Gender Differences in COVID-19 Cases and Deaths: The Impact on Women in Canada

By Grace Martin 

As of May 22nd 2020, women make up 55% of COVID-19 cases in Canada [1]. A different trend is seen in COVID-19-related hospitalizations and ICU admissions, where the majority of patients are male (54% and 64%, respectively). However, when analyzing COVID-19 deaths, 52% are female and 48% are male [1]. This trend is especially alarming, since Canada has the highest proportion of female COVID-19 deaths worldwide [2]. 

In Ontario, one of the hardest-hit provinces, 56.5% of COVID-19 cases are currently women [3]. Taking a deeper dive into public data, trends in the province become apparent. The total prevalence of cases among all age groups are 145.9/100,000 in males and 187.4/100,000 in females, with the largest gender disparity seen in the 80-90 and 90+ age groups [3]. Women in Canada have a longer life expectancy and make up a larger proportion of the older age groups. Yet, even when looking at rates per 100,000 individuals and controlling for this variable in those aged 80 and older, the gender discrepancy is still evident [3]. COVID-19-related deaths in Ontario show similar data to the rest of the country, where 47% are male and 53% are female. For those who prefer visualizations, the most up to date graphs and data are available here:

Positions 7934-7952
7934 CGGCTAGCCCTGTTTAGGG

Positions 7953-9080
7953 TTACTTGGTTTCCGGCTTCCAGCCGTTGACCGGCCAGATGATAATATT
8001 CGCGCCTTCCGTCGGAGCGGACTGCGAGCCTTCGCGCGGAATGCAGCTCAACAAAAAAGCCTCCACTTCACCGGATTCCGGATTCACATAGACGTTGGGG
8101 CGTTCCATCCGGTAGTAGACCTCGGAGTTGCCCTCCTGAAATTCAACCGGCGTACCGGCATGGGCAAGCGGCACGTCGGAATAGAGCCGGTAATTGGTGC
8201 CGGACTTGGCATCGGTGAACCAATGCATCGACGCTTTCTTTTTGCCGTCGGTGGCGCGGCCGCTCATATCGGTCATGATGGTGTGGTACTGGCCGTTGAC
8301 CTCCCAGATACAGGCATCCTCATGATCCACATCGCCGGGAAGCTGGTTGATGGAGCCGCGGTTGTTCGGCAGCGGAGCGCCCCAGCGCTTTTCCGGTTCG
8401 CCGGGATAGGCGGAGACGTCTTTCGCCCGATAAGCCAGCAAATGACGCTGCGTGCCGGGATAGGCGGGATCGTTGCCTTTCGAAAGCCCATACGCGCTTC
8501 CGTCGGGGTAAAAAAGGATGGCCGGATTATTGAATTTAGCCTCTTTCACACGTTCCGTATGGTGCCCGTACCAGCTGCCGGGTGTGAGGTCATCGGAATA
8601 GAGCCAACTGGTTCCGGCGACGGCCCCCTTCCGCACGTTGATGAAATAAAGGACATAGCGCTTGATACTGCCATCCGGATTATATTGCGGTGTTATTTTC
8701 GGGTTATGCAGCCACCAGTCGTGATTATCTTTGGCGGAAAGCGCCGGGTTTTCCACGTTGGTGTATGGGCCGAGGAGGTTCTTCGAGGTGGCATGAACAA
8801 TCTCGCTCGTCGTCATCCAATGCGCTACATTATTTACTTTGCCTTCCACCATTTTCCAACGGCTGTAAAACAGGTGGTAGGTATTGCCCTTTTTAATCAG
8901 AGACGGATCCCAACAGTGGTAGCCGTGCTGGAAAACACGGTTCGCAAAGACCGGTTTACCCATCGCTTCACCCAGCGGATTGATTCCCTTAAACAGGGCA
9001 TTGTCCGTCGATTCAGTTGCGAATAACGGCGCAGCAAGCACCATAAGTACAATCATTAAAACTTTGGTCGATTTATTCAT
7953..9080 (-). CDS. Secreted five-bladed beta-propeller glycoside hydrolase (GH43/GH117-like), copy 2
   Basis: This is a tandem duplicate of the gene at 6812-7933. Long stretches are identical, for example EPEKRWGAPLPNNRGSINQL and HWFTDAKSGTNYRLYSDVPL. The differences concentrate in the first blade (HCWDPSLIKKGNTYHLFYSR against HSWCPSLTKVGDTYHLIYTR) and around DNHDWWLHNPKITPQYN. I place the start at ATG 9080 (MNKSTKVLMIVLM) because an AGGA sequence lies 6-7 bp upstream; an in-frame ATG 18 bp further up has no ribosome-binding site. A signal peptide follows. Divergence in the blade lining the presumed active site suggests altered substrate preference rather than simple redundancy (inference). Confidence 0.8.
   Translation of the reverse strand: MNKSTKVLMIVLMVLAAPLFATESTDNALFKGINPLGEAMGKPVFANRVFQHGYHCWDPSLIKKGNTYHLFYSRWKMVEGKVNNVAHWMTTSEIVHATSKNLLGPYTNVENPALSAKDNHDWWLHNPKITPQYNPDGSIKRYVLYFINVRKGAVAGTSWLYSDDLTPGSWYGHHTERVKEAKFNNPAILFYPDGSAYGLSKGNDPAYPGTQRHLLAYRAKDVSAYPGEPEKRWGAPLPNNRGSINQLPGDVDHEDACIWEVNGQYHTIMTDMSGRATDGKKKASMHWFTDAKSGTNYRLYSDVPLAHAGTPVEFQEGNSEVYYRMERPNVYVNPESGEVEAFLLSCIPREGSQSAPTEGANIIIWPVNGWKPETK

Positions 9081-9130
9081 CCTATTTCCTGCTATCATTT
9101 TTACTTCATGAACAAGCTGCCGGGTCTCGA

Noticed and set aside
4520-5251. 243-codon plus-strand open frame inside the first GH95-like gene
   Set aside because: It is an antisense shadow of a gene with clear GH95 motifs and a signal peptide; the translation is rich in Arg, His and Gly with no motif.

The data that is emerging here in Canada is different from what is seen in other countries, where there is a male predominance in the number of COVID cases and deaths [2,4]. Explanations for these gender differences have yet to be clearly identified; however, one area of interest is long-term care homes. 

Long-term care homes continue to be hotspots for infection across the country. The Globe and Mail reported that in Quebec and Ontario, more than 70% of residents are women and more than 80% of personal support workers (PSWs) and nurses are also women [5]. A recent military report highlights the significant and unacceptable challenges that staff and residents are facing currently in Ontario long-term care homes [6]. Key issues highlighted in the report include low availability and improper use of PPE, inadequate staffing, and poor living standards [6]. The Ontario government continues to investigate the current situation. A recent international survey also suggests that Canada has the highest percentage of COVID-19 deaths in long-term care homes compared to 14 other countries [4]. Ontario data also supports this by demonstrating that the largest gender disparity exists in those aged 80 and older [3]. 

As more data continue to emerge, it is important to understand that other data with respect to race and socioeconomic status also must be collected. Gender disparities rarely exist in isolation, and until we know which women are affected, we cannot develop specific strategies to assist them in this trying time.  


  1. Government of Canada. COVID-19 In Canada: Coronavirus Disease 2019 (COVID-19) Daily Epidemiology Update. Available from:
  2. Global Health 50/50. COVID-19 sex-disaggregated data tracker. Available from:
  3. Public Health Ontario. Ontario COVID-19 Data Tool. Available from:
  4. International Long-Term Care Policy Network. Mortality associated with COVID-19 outbreaks in care homes: early international evidence. Available from: .
  5. Perreaux L. Women make up over half of COVID-19 deaths in Canada, counter to trends in most of the world. The Globe and Mail [Internet]. Available from:
  6. A Letter: Ontario Request for Assistance in Provincial Long Term Care Facilities. Fed Min PS Blair to Ont SOLGEN Joines, 24 Apr 20 and B. 3350-1 (J33) JTF-LR Task Order 003 – JTFC Op LASER 20-01, 26 Apr 20. Available from: